I'd suggest checking out this thread over on the Org, and check out the "Link to Website with data analysis":
Now, it would've been great to have a fully controlled study of every CPU using the same version of X-Plane, same clean installation with no addons, same operating system, etc... But, of course, with so many users, that wasn't possible. So it's very difficult to say how your 3770k setup will perform. And I wasn't able to find results for a 3770k in that link. However, a comparable i7-3820 at 3.6 GHz scored 84 in the FPS1 test, but it is not clear if that result used Vulkan, if the installation was clean, etc...
However, I was able to do controlled studies (in triplicate) and compare my old rig (i7 4770k at 4.4 GHz, GTX 1080Ti, 32 GB 1866 MHz DDR3 Corsair Vengeance 9-10-9-27) to my new rig (i9 10900k at 5.1 GHz, GTX 1080Ti, 32 GB 3600 MHz DDR4 Trident Z Neo 16-16-16-36) using Windows 10 and a vanilla (no addons, mods, etc...) copy of X-Plane 11.50 Final. Here are my topline results for FPS1 test:
4770k at 4.4 GHz in Vulkan: 124
10900k at 5.1 GHz in OpenGL: 165
10900k at 5.1 GHz in Vulkan: 200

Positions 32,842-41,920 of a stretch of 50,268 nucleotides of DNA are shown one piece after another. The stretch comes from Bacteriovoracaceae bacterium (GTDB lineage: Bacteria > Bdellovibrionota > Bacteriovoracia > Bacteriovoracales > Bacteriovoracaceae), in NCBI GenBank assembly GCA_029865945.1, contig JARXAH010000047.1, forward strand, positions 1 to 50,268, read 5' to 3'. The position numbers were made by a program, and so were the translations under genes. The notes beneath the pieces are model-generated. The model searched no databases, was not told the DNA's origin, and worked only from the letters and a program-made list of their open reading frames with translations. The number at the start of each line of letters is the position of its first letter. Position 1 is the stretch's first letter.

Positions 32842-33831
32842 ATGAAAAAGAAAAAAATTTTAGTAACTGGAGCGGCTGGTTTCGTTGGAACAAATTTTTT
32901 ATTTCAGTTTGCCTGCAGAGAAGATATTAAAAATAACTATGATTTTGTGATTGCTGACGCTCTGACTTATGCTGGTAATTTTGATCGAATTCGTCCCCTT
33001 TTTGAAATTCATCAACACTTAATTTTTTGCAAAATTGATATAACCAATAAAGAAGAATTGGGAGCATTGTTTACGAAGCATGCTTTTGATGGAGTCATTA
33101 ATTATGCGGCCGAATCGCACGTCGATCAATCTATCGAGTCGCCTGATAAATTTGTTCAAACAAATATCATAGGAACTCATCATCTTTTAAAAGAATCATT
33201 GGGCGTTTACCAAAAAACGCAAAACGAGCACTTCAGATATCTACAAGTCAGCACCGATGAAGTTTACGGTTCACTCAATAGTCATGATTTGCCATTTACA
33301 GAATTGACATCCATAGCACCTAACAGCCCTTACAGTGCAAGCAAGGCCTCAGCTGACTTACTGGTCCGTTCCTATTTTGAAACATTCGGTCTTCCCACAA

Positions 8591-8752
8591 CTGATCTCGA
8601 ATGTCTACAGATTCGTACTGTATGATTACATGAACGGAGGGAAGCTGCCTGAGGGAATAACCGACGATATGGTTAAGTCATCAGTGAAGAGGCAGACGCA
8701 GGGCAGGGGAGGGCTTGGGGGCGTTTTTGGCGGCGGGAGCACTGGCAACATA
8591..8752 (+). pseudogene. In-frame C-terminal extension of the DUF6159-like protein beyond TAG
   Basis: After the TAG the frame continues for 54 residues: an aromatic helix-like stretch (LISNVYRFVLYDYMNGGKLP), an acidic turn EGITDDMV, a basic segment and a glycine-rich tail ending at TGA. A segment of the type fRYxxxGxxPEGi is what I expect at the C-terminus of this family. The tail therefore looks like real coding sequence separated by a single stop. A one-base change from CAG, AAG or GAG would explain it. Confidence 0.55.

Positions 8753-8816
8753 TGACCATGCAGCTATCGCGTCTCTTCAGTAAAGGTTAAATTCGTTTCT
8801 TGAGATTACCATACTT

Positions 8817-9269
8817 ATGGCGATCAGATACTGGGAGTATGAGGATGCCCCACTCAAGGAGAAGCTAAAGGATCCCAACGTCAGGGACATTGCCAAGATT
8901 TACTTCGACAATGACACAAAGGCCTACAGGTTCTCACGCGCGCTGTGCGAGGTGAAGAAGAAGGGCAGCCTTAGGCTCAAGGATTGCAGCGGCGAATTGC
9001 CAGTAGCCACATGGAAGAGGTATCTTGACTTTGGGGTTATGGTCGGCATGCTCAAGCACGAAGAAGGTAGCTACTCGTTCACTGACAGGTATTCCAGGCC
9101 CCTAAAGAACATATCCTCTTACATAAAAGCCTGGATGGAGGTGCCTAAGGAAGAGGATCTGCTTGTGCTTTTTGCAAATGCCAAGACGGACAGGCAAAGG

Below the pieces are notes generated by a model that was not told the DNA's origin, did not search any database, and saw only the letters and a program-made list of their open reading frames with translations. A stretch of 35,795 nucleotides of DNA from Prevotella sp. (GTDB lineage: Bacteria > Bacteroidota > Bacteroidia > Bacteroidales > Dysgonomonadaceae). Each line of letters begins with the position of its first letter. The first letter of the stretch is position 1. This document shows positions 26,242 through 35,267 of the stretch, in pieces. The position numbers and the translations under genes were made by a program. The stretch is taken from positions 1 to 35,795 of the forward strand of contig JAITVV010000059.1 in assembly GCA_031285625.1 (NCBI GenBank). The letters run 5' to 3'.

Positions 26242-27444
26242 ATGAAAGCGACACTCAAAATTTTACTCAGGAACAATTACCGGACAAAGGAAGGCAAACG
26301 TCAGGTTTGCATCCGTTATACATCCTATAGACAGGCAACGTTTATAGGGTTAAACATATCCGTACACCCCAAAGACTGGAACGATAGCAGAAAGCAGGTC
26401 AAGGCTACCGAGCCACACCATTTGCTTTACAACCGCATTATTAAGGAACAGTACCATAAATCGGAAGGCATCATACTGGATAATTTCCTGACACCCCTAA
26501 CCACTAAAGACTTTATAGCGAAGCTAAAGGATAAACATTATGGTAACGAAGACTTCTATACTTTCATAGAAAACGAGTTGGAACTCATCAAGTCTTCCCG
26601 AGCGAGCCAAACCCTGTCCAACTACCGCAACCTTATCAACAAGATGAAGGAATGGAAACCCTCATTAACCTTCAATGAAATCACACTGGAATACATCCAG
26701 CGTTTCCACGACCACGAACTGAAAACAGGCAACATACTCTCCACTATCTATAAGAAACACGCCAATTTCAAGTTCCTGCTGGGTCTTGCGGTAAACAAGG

10900k at 5.2 GHz in Vulkan: 204
This shows, at least at a very basic level, the considerable jump that results from an architectural change along with DDR4, a comparison between OpenGL and Vulkan using the same CPU and how far ahead these results are from older CPUs like a 3770k.
In short, you might be OK running that 3770k at 3.5 GHz with lower graphics/CPU-heavy settings and no VR.
However, if you really want to experience X-Plane 11 and the upcoming X-Plane 12 (and any other flight sim) in its full glory, I would recommend stepping WAY WAY up to the 12700k ($390) and a good DDR4 motherboard such as the MSI Pro Z690-A DDR4 ($220). DDR5 isn't worth it yet, so save your money and upgrade that GPU if/when you can find one.
Hope this helps